Recreational & Family - New Bike Suggestions
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04-06-09, 10:29 PM
I'm looking into purchasing a new bike that I can ride ~10 miles on paved bike paths and a bit off road (no rock hopping!). I had a Schwinn Ranger MTB, but felt that I could stand to have a lighter bike with tires better suited to pavement. My LBS pointed out a Cannondale Adventure 5 to me, and I also test road an Electra Townie 21 and a Trek Lime. I liked them in the order that they are listed. But they are a tad pricey. What about some of the sporting goods store's options? Dick's Sporting Goods had a Diamondback Kalamar that I liked quite a bit (not too many gears however), and Target sells a Forge comfort bike that has been favorably reviewed. Would these be decent bikes? I know they probably have not been set up by an expert, but perhaps after an LBS tweaks them, they may be fine. What are your thoughts? Eventually, it would be nice to commute on said bike, but that is a long ways away...Thanks!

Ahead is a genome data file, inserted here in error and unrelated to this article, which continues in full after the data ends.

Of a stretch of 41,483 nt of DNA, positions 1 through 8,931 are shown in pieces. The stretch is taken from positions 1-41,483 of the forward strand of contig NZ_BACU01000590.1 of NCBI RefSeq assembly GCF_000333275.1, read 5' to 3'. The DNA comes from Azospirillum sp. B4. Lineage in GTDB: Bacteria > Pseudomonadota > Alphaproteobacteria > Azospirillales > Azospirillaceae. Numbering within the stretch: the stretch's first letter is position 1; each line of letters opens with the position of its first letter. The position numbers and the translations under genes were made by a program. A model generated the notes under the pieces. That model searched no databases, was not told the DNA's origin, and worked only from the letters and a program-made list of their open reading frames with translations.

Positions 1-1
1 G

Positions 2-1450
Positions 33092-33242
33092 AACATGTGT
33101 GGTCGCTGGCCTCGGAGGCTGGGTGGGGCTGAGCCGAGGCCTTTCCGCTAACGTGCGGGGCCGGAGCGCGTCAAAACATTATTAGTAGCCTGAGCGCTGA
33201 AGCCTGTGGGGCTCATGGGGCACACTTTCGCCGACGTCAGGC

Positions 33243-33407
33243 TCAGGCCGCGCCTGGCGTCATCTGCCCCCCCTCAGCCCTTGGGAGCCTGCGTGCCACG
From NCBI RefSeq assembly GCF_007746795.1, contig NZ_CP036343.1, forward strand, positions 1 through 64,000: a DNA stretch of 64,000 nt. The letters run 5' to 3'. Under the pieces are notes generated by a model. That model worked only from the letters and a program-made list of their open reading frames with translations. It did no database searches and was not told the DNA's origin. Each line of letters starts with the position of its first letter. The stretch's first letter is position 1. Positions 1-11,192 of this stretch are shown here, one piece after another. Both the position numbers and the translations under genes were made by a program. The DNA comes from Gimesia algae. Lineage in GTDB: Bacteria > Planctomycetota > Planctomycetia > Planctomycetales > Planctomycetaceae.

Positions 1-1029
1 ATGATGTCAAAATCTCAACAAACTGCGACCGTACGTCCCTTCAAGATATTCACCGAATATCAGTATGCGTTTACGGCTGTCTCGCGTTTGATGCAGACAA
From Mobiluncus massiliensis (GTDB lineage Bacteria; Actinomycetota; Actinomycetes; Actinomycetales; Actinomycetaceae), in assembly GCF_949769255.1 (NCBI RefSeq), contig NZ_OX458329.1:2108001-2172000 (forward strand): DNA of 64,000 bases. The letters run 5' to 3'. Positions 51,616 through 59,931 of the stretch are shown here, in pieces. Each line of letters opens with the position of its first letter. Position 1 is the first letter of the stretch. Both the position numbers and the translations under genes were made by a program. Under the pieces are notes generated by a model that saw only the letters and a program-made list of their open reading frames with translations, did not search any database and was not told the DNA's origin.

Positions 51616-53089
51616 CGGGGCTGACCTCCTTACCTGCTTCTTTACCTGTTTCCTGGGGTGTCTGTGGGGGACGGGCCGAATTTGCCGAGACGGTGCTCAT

04-07-09, 09:34 AM
I cannot afford an expensive bike, [ to me that is over $600 ] , so I know very little about them. I have owned several different Giant brand bikes, & ride one daily. I have serviced them as well, as the local neighborhood repair guy. My daughter is 28 & still riding the Giant bike she got for her 10th birthday !! I am not a dealer. I think that Giant offers the best value & has a nice selection of bikes. Not everyone will agree, but that is my opinion. Look at the above bike, & see if you mighty like it. I think it would serve you well & will cost under $400. They have good warranties, too. If that is not the bike you like, look at other Giant bikes, then find a local dealer thru Giants website, http://www.giant-bicycles.com/en-us/ & check them out.